History of Nosey Parker's Temporary Autonomous Zone
Buckminster Fuller had this plan to cover ESTL in a giant dome. He probably looked at the city's history as an industrial suburb of St. Louis and in being familiar with this post war paradigm in major American towns he conceived the Old Man River Project as a way to cover or separate St. Louis’ shadowed conjoined twin from the reality that was setting in. The reality of most industrial suburbs is to be abandoned by a population devoted to inhabitation and taken over by industry, pollution, crime and degenerate business’ not benefiting a healthy community. Here is a place that is condemned by capitalism and a national post world war growth where the trash of utopian cities has collected.
The European townships and official settlements of East St. Louis started before the western neighbor. It was the French and Indians before who bridged the Mississippi and connected trade along it’s banks. The French and then Spanish shared and switched rule over both sides of the river and sought to dislodge the native people. Not until the Louisiana purchase did Europeans separate and place labels of wavering importance on the land east and west of the Mississippi. When Missouri petitioned to enter the Union of states in 1821 it did so along with Maine. Missouri became the 24th and revitalized the sentiment among Southerners that the negro must help the European unconditionally. In order to keep a balance in congress, that is equal representation of slave and free states, Missouri was admitted as a slave state with the exception of anything north of the Mississippi river(32nd parallel). This was known as the Missouri Compromise and was enacted in part to stop the spread of slavery. Since the Compromise we have had a partition between land east and west of the Mississippi. We have seen development and destruction along both sides of the river in accordance to the shift of power and intendment of each city.
When one currently looks across the river from St. Louis and specifically stands at the Mary Meechum Freedom Crossing site we can think of this place and everything within site as connected through a portal of history. We can see this place through the eyes and thoughts of slaves crossing the river to freedom, Buckminster Fuller and his analysis on the future of East St. Louis, Native Americans known as the Missouri, Cahokian, Illinois, Osage and Sioux, Pierre Laclede and August Chateau, founders of St. Louis, or as pre and post world war Europeans vying for business, land, shipping and resources. Everything about this place has been used in one form or another to benefit one man or another with varying degrees of success. Is there a history in this land that builds without depleting any of the marginalized or hasn’t used land for the profit of one and detriment of another.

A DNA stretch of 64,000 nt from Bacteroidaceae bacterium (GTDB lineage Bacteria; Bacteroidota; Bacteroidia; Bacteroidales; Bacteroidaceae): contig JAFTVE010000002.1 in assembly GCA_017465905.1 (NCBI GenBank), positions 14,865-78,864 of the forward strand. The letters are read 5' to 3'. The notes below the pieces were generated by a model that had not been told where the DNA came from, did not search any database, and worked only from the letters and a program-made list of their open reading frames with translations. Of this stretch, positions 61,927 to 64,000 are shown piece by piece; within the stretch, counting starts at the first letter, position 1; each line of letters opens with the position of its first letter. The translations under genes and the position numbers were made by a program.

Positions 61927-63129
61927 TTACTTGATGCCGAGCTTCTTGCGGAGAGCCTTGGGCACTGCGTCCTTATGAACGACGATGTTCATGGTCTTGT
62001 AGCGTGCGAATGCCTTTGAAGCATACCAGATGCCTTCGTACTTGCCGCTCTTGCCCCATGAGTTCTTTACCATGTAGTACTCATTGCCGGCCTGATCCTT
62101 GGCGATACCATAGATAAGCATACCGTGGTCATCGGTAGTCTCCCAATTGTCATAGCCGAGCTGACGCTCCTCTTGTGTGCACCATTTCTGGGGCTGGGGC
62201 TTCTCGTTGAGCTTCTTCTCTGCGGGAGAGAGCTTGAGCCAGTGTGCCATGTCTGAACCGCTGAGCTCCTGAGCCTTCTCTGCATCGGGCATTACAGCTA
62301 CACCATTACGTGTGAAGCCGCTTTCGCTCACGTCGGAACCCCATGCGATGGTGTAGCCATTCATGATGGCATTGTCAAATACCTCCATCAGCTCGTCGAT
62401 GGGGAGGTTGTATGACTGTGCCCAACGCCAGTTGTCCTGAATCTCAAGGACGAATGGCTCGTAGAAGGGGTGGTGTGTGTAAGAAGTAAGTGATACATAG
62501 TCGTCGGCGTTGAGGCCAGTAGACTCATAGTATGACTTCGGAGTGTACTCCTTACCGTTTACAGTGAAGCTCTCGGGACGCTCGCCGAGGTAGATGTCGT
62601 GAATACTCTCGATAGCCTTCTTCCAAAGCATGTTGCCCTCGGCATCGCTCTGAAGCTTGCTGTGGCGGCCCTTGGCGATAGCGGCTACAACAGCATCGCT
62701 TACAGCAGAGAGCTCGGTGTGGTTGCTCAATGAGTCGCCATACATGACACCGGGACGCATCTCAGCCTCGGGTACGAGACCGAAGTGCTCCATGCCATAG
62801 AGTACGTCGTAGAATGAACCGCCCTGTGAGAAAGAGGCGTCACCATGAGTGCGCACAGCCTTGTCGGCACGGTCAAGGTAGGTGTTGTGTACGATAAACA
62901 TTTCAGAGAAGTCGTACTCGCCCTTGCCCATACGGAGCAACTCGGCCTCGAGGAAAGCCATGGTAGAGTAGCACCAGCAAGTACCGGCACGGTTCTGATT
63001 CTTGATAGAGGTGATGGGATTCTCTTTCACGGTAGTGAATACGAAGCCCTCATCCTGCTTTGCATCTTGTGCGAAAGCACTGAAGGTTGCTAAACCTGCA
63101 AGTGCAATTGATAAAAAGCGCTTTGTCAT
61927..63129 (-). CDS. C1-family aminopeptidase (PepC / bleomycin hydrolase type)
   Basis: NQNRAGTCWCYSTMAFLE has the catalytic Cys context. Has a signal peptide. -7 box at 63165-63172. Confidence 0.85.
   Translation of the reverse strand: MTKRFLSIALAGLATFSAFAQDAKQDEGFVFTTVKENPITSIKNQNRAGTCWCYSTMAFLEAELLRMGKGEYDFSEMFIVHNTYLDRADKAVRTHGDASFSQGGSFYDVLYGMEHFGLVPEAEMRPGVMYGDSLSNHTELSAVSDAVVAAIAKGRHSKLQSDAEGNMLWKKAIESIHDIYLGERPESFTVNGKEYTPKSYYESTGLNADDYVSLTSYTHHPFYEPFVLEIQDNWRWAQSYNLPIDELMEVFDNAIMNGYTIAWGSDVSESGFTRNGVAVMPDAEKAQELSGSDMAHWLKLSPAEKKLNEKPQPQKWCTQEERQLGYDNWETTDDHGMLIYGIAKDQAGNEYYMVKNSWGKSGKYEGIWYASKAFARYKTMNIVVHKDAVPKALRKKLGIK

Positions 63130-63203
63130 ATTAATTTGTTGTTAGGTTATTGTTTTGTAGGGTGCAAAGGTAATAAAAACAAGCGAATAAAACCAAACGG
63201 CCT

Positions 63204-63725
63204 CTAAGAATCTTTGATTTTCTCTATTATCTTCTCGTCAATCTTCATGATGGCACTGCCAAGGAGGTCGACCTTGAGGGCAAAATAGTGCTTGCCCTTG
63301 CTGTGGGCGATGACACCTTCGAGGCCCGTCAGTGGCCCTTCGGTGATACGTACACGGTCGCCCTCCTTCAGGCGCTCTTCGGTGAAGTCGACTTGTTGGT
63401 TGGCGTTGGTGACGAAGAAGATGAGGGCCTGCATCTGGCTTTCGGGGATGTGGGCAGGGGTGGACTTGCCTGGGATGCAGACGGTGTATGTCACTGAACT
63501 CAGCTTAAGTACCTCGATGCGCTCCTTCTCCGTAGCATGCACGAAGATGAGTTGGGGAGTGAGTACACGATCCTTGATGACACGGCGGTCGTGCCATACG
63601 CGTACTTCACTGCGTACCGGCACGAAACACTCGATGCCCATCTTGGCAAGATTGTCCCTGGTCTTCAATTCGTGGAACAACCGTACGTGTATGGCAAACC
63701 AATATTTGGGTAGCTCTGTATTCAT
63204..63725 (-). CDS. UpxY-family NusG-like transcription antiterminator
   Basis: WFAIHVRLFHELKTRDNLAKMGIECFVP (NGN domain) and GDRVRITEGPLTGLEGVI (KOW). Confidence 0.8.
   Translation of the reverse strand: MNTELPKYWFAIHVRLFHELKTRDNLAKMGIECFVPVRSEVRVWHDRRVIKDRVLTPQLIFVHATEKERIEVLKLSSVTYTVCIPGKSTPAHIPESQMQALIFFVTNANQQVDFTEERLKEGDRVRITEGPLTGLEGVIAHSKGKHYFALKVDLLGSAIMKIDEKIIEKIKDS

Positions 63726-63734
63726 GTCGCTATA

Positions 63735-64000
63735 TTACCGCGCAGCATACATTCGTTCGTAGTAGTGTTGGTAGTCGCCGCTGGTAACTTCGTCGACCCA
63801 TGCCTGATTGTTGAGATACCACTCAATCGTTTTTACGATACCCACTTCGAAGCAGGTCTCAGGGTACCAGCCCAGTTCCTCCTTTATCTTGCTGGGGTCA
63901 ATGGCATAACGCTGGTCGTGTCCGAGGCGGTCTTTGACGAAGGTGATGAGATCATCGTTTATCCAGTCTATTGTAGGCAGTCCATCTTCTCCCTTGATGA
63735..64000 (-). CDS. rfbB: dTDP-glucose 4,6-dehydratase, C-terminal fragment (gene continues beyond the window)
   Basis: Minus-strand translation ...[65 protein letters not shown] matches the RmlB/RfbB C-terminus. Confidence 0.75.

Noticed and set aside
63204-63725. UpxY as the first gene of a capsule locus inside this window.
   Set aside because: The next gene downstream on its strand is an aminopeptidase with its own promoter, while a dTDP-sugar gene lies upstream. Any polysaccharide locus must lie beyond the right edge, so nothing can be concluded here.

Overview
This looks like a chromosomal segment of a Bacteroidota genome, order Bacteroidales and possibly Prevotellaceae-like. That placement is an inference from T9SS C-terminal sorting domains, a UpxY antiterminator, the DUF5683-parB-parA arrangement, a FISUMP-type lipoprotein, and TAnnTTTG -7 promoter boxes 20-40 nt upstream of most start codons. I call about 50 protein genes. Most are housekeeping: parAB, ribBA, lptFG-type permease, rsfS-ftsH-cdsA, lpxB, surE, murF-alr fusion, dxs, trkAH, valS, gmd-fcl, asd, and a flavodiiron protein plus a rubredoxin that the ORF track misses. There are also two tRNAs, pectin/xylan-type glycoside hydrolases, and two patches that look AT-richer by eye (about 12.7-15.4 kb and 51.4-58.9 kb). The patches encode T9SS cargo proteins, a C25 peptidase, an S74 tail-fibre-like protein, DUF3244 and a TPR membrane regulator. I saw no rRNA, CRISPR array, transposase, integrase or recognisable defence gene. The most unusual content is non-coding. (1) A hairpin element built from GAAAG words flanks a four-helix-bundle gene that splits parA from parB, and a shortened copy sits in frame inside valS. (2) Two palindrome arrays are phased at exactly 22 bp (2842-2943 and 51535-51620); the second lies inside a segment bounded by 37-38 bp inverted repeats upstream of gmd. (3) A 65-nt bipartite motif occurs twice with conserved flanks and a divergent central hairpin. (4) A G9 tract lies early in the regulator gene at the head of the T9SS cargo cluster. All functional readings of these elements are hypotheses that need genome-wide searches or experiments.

My concerns with this project started long before I met Brett Williams. Through meeting with Brett I was able to realize some old aspects and set newly acquired interests into motion. Then there has been this positive outgrowth of collaborating with similar ideas. Our interests converged while talking one afternoon in 2004 at my favorite watering hole. I had mentioned an idea I had for a bridge that could connect the two cities of St. Louis and East St. Louis without the use of a structure that brings and takes resources out of one or the other. I was looking for a way to create an exchange without impeeding on the environment. A place that could be built and taken down quickly and bring people into dialogue. I wanted to connect the two cities with a positive non-evasive bridge that symbolized the historical struggles and sought to create a bond without concern for politics, business, race, class, but to allow this to bleed over into either side if those present wanted to discuss such matters. No one was to make off with any material wealth through this exchange...only the wealth of gaining information, a neighbor and possibly friendship. Brett had mentioned a writer named Hakim Bey and said that I should look him up, in particular the work known as Temporary Autonomous Zones. Brett said I had ideas that paralleled this work and that he was interested in lending a hand in developing my initial plans.
Brett and I began by taking trips to the Mary Meechum site and to the area across the river. We took photos, made sketches and talked about our idea with people we thought could help us realize our project. We made a proposal and models from our early designs and tried to set up meetings with those who could fund and make available the land we wanted for the installation. We wanted site specificity because the Mary Meechum site described a key moment in the history of the struggle between the two cities. We envisioned a utopian architecture housing video wifi on both sides of the Mississippi. Power would be provided by solar and battery configurations. The architectural material would be sustainable and weather proof and we would be able to set-up and take-down within a small amount of time. A “pirate enclave” or artistically known as an interactive guerrilla site.
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